The Telegraph
Since 1st March, 1999
Email This Page

Never in my long life of 87 years have I suffered a worse winter than I did this year in Delhi. Right from Christmas to this day, it has been a succession of foggy mornings, a pale sun which gave no warmth and icy winds which chilled my aged bones. The lower temperature hovered between freezing point to five degrees celsius. Birds fly thousands of miles every summer and winter to warmer climes; so did I in the past years when I flew down to Goa to fill my lungs with fresh, warm sea breeze which lasted till Basant Panchmi, by which time winter loosened its stranglehold on northern India. This year I felt I was too old to travel and would make Delhi as conformable for myself as I could. I regretted the decision.

I brought more trouble on my own head — literally. I had my head massaged with warm oil, shampooed it with hot water and sat out in the garden to let the sun dry it. The sun was there but without any heat. By the time my head was dry, it was gripped with cold. I am familiar with the symptoms. It starts with sneezing. I have worked out by experience that when sneezes come in pairs, two at a time, there is nothing much to worry about. But when they come in singles, beware. All my calculations went haywire: sneezes came in explosions, more than six at a time. Then running eyes and a running nose, a constricted throat and head like a block of wood. I decided to heal myself. I tried Vitamin C tables with aspirin and hot lemon juice, run with lime and hot water, rasam twice a day. Nothing worked. Friends flooded with advice: take tulsi leaves and garlic in hot water, take two packets of lemonsip, take homeopathic pills and so on. Sneezing and running nose turned to phlegm, sinuses got blocked, giving me a throbbing headache; After six days I consulted my doctor. By then the cold had almost run its course. His medicine finally killed it. I survived yet another cold war.

Break her bangles, cut her hair

There are aspects of Indian life so abominably cruel that we do our best to pretend they do not exist and therefore we do not have to do anything about them. One such is the treatment of widows. They are not wanted by their late husbands’ family and their parents refuse to take them back. Their heads are tonsured, sindoor removed from the parting in their hair, bangles smashed, fine clothes taken away to be replaced with plain white. Many are dumped in ashrams in Varanasi or Vrindavan to become victims of pandas, priests and patrons of temples. The Hindustani word for a widow and prostitute is the same: randi.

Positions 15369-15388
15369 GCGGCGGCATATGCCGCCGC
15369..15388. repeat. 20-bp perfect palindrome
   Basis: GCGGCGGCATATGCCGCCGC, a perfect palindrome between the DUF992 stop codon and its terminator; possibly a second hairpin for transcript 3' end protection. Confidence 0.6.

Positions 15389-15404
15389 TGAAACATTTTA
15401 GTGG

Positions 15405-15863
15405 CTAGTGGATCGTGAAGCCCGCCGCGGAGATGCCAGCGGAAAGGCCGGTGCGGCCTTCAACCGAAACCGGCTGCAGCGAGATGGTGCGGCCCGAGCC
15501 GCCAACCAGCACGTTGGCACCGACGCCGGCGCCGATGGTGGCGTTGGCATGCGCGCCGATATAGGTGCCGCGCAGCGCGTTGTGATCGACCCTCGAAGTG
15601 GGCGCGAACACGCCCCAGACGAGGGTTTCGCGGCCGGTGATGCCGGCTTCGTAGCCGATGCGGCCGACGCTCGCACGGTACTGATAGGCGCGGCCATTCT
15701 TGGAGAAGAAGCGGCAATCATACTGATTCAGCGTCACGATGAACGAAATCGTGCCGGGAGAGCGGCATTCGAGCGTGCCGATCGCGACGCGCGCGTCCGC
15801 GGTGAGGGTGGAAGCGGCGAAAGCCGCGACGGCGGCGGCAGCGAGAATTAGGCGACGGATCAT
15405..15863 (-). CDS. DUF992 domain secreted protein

A couple of years ago, Mira Nair tried to make a film on the subject in Varanasi and got permission to do so. Her equipment was smashed up by hooligans and her crew hounded out of the city. Now Pavan Varma, our high commissioner in Cyprus, has written a moving poem: “Widows of Vrindavan”; it has been choreographed and performed in Bharatanatyam by Pratibha Prahlad. Pavan writes of a young Hindu bride widowed before the marriage has been consummated:

And then they said:

She must wear white

Cut her hair

Break her bangles

Remove the kajal

Wash the sindoor

Let her renounce meat, give up


Adopt white! White, the colour


Bleach the mehndi; or anything else


Even remotely

The dreams of a bride.

She is dumped in an ashram in Vrindavan and laments:

I cannot find Krishna

In this temple town

Of overflowing sewage,

Where pandas breed

In concrete cess pools,

And devotees walk on filth

Without anyone noticing

I cannot find Krishna

In this holy city.

Although I chant His name.

From seven to ten

In the morning.

Every evening.

She ends up as a common whore:

We live in the shadow

Or whore houses,

Prey for priests

Landlords, rickshaw drivers

Policemen, shopkeepers

In fact, any male in sight.

Pratibha, despite achieving a degree of excellence as a dancer is not really suited to play the role of a widow forced by circumstances into prostitution because she is never likely to become a widow. She is an unmarried mother of identical twin boys conceived through artificial insemination. Who the donor is no one knows. She is 50 years ahead of our times and lovely to behold.

There still remains Saddam

We have defeated terrorism worldwide

Except for Saddam

So we can strut about with pride

And kiss our palm

All that we had to do was to frown

And the factories of terror turn turtle

and drown

Whether in Sudan or Pakistan —

The best example of it is the rise of

Fazlul Rehman,

The Pakistani taliban;

But there remains Saddam

But for whom the world is beauteous

and calm,

World’s enemy number one

To kill whom will be fun

And lesson to one and all

No, no, no failure, no attempt to divert


From al Qaida or bin Laden,

See, whether in Bali or Delhi or hotbed


Or New York, potentially

The world is completely fearless and


But alas, unfortunately when it comes

to Iraq

Even the UN begins to bark

And rather than continue to fight

India and Pakistan unite.

(Courtesy: Kuldip Salil, Delhi)

Email This Page